Saturday, May 29, 2010

Travel & Dress Down

I'm outside the home where I was staying in Perú chatting with friends. The only thing wrong in this picture is my passport holder being visible around my neck.
While in El Carmen, Perú, and Afro-Peruvian dancer and instructor asked about my motive for hanging out in a poor, non-touristy area when most visitors stay in nice hotels and go to tourist attractions like Macchu Pichu, Nazca Lines, and Lake Titicaca. My response was número uno (#1), to improve my level of Spanish fluency by living amongst ordinary, every day people. Número dos (#2), to learn more about the black experience, history and culture in Perú as my hobby is exploring black heritage in Latin American countries.

Dressing down is important because you don't want to be marked as a tourist; it invites robbers, pickpockets, and cheats, especially when traveling alone.

I avoid major hotels and tourist attractions with a couple of exceptions. In one instance, I veered into the Lima Hilton Hotel to eat breakfast because I could not find a restaurant open at 7:00 in the morning in the part of town where I happened to be spending the night while on my way to Ecuador. In Ecuador, I had to visit La Mitad del Mundo (the middle of the world) on the equator. I wanted to get my picture taken with one foot in the northern hemisphere and the other in the southern. It was there where I bought a Panama hat for $22.00 ($160 in the US). I also bought some nice warm, stylish looking sweaters. The equator in Ecuador is chilly being that it is up in the Andes Mountains.

To get around in Perúvian cities, I catch a combi as much as possible.

In Cuba, I didn't have much of a choice. I was traveling with a special group and was given a guided bicycle tour of Havana's famous sites such as Revolutionary Square (La Plaza de la Revolución. The good part was I got to stay with a family in a non-touristy area of Havana, where I made it my business to immerse myself in the community and spend as little time with other tourists as possible. I choose to live like a local, staying with families whenever possible, riding public transportation, or renting a hotel in the barrio (the ‘hood). Most of my time was spent among the so-called lower class. Therefore, I dressed down (no bling bling) to try to fit in.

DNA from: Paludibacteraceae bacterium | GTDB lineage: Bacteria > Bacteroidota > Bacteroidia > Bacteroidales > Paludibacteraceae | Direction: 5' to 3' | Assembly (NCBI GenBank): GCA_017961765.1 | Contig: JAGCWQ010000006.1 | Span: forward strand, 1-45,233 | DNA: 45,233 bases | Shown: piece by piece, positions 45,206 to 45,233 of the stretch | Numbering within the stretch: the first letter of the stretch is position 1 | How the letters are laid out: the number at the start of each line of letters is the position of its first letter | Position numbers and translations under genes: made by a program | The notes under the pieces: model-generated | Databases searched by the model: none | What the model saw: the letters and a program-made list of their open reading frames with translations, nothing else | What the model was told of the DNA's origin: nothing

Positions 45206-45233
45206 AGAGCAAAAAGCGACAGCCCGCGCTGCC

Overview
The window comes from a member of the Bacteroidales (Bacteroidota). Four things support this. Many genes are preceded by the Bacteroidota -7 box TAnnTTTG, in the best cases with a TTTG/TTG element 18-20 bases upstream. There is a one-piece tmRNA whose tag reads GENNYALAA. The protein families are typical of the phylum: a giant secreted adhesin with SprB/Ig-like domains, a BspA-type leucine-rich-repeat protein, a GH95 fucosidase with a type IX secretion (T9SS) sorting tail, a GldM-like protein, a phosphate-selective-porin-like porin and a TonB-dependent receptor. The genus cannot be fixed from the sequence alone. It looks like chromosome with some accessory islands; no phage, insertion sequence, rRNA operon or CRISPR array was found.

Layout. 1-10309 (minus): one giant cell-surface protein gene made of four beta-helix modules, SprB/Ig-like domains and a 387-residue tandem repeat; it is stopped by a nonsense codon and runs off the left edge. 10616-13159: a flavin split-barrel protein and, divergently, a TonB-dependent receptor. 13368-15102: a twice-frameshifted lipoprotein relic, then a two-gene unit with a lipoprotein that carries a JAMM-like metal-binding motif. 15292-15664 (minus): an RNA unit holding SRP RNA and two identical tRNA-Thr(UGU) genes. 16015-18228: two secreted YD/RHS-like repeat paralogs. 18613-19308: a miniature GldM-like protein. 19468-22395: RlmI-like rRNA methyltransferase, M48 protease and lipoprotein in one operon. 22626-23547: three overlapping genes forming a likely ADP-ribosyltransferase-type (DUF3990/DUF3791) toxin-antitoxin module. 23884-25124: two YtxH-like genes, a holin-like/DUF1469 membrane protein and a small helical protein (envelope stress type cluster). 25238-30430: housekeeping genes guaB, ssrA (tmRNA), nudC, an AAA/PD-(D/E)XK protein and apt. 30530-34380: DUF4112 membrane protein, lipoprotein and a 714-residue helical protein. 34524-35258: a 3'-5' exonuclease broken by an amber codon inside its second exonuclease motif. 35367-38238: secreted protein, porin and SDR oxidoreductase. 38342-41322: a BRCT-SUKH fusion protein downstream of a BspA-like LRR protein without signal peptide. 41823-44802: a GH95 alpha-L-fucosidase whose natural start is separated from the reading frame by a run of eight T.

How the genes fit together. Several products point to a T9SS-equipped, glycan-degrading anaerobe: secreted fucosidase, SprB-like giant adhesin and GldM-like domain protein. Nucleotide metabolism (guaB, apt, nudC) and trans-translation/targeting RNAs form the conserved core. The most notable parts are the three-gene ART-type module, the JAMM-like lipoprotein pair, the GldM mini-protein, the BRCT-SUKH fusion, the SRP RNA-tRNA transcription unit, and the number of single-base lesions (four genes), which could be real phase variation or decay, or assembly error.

Havana's Revolutionary Square

Dressing down is important because you don't want to be marked as a tourist; it invites robbers, pickpockets, and cheats, especially when traveling alone. On two occasions I ventured into one of Lima's roughest neighborhoods La Victoria where Perú's famous soccer team Alianza Lima have their stadium. What did I do? I went into the area wearing an Alianza Lima team jersey. Thus instead of being harassed, I was cheered. People shook my hand because they were fans. People drove by honking their horns and giving me the thumbs up shouting "ALIANZA LIMA-A-A-A-A-A-A-A! I wonder if they thought I was one of the players. After all, I fit the profile--black and athletic :-)

The La Victoria section of Lima, Perú is the rough part of town.

As a traveler in Latin America, I endure a standard of living that would “annoy” the average tourist. As a result, I had more spending money to enjoy myself and at the same time, to help others who were much less fortunate than the average American family living below the poverty line. It was a total joy, a heartfelt pleasure, and worth every penny to see how they were enjoying my company and my treats. I achieved my goal of making lifetime friends, learning the cultures, but most importantly, improving my Spanish.

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